Boston and the Marathon, Nicholas Thompson in The New Yorker:
“The Boston Marathon is America’s iconic race, the oldest marathon in the country, and the most important. Eighteen people ran it in 1897; last year, thirty-five thousand did. It’s the site of Alberto Salazar and Dick Beardsley’s 1982 duel in the sun. It’s where Kip Litton may have ridden a bike, and where Rosie Ruiz definitely took the subway. The race is also iconic because you have to qualify. A New York Marathon shirt means someone got lucky in a race lottery. A Boston Marathon shirt means they’ve run fast. The finish line today was one of the saddest, most terrible athletic scenes ever. But in an ordinary year it’s extraordinary. Well-trained amateurs from all over the world: sweating, straining, slowing, sprinting."
"When we find out who did this, we may well find some fascination with the event—perhaps a foreign terrorist, or a sick American. Perhaps it was someone who spotted a terribly easy target. Or perhaps it was someone who saw a reflection of the human spirit and decided just to try to shatter it."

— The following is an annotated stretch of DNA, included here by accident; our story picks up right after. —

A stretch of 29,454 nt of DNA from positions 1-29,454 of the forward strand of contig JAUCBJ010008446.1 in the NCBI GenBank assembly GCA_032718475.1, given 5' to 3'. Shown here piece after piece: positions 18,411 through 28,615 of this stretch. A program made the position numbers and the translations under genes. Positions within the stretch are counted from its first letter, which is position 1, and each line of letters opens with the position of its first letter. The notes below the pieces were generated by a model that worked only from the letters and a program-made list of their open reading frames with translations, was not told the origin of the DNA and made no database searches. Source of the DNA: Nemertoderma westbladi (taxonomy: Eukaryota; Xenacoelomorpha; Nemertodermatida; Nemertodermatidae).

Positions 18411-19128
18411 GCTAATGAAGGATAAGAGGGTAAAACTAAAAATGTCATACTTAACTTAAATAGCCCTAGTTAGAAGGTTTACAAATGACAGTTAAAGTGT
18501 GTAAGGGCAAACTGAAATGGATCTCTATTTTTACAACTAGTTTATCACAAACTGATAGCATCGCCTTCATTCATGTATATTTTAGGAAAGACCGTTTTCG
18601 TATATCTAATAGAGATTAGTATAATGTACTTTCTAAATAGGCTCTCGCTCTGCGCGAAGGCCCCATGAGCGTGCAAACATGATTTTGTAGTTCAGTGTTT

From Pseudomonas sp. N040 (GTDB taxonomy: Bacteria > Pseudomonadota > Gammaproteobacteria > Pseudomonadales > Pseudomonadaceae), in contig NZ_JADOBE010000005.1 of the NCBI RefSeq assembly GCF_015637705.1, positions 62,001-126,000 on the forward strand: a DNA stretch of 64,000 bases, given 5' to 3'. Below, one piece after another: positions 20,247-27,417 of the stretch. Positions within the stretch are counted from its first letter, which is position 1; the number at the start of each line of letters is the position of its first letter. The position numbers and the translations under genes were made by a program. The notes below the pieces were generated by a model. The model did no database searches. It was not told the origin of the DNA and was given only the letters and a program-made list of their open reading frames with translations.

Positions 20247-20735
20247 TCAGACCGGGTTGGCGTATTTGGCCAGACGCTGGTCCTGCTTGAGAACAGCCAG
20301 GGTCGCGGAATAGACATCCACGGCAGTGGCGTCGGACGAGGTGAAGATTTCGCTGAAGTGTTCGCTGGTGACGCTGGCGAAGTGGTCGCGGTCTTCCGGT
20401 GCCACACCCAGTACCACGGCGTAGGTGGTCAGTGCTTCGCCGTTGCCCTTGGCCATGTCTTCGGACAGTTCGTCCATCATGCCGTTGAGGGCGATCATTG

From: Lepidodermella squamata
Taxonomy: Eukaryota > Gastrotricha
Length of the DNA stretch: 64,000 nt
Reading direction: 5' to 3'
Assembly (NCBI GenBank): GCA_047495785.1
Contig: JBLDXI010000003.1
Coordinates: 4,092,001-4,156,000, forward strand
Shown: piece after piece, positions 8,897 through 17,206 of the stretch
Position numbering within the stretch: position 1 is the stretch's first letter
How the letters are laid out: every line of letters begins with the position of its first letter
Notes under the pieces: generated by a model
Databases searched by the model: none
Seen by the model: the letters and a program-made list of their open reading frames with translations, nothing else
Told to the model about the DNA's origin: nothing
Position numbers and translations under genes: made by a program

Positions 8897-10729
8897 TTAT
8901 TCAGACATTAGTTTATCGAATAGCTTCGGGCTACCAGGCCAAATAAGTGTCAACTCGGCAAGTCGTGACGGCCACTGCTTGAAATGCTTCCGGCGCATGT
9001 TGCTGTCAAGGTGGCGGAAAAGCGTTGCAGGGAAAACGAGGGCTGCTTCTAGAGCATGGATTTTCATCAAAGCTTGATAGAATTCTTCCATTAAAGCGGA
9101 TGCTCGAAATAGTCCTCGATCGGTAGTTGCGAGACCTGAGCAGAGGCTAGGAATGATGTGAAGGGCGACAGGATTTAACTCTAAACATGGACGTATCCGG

(Read the complete article here.)
A foreign terrorist or a sick American? Or a sick terrorist? Or a foreign American? Or an American terrorist? Or a lone wolf who happened to be both American and sick? Or a terroristic American? Or an American gigolo who became a foreign terrorist? Or a sick tourist? Or a terroristic tourist? Or a foreign terrorist on vacation?
Yes, terrorism tries to shatter the human spirit. Unless of course we fight a just war, in that case killing and maiming civilians is not shattering the human spirit. In that case killing civilians is just producing collateral damage.
And what exactly do we mean by “the human spirit”?